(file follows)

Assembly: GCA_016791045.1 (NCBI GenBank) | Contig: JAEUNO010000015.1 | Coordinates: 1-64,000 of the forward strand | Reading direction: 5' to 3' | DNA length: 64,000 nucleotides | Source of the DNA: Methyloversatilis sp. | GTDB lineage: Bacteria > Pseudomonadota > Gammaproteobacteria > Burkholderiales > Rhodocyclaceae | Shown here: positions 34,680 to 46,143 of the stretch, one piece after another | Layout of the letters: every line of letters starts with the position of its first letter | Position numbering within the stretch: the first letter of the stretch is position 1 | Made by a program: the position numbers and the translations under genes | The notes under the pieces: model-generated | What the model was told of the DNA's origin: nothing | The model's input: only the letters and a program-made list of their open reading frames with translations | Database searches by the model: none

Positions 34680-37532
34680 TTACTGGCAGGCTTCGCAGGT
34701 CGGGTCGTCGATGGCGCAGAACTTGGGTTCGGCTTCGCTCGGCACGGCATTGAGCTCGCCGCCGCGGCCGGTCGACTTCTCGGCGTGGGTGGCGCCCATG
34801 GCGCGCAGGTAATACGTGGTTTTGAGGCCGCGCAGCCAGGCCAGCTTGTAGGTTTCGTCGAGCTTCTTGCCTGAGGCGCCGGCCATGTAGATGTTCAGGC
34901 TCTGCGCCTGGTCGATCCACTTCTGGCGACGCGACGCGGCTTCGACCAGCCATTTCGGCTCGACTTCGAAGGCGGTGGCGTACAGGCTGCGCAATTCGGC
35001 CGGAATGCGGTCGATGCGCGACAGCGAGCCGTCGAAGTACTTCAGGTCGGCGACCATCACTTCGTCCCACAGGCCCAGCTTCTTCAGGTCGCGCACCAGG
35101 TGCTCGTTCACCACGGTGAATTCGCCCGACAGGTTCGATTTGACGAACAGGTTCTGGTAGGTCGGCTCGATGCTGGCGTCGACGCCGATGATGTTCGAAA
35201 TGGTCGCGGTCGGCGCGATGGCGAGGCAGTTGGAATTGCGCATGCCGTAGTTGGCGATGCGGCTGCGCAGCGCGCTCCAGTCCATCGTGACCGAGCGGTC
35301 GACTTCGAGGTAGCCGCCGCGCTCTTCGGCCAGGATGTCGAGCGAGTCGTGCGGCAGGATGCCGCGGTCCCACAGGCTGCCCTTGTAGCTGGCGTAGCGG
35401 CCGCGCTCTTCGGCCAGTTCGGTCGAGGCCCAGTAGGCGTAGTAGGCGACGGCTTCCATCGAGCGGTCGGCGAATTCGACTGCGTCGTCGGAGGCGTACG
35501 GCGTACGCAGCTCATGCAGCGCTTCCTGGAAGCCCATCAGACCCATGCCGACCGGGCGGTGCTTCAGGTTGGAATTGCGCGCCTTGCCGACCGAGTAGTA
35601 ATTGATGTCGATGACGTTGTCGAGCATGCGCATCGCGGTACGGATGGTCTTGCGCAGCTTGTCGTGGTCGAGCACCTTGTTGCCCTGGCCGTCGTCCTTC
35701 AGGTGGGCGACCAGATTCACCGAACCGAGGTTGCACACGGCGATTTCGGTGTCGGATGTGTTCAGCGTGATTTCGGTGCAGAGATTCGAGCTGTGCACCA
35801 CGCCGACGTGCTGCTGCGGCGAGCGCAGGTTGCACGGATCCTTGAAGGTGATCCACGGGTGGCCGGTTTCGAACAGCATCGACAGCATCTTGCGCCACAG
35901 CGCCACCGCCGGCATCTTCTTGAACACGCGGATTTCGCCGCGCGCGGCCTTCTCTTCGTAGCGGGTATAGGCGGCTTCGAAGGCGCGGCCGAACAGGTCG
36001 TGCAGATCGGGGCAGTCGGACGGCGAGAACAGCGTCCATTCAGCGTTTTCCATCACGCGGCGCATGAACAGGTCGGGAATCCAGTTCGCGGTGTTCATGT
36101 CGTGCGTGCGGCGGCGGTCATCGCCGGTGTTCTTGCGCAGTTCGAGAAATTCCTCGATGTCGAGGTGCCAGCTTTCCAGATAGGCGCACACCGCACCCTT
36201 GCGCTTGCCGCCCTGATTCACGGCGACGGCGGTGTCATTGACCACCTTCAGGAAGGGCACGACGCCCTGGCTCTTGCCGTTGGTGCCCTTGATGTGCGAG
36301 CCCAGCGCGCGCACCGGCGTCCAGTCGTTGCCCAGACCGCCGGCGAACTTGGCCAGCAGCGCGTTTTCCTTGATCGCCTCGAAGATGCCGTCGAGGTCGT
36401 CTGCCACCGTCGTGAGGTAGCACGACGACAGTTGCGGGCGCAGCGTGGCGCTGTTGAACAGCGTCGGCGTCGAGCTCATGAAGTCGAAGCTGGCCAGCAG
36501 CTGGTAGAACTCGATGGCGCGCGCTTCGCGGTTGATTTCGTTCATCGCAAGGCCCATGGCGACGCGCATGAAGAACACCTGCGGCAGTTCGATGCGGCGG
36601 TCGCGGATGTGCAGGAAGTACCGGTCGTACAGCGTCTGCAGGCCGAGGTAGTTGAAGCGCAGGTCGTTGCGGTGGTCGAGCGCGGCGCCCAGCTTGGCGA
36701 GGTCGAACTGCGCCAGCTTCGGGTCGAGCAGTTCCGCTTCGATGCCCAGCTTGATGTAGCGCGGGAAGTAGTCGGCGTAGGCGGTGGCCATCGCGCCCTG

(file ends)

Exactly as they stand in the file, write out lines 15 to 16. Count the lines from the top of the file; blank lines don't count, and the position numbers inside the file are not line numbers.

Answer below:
35801 CGCCGACGTGCTGCTGCGGCGAGCGCAGGTTGCACGGATCCTTGAAGGTGATCCACGGGTGGCCGGTTTCGAACAGCATCGACAGCATCTTGCGCCACAG
35901 CGCCACCGCCGGCATCTTCTTGAACACGCGGATTTCGCCGCGCGCGGCCTTCTCTTCGTAGCGGGTATAGGCGGCTTCGAAGGCGCGGCCGAACAGGTCG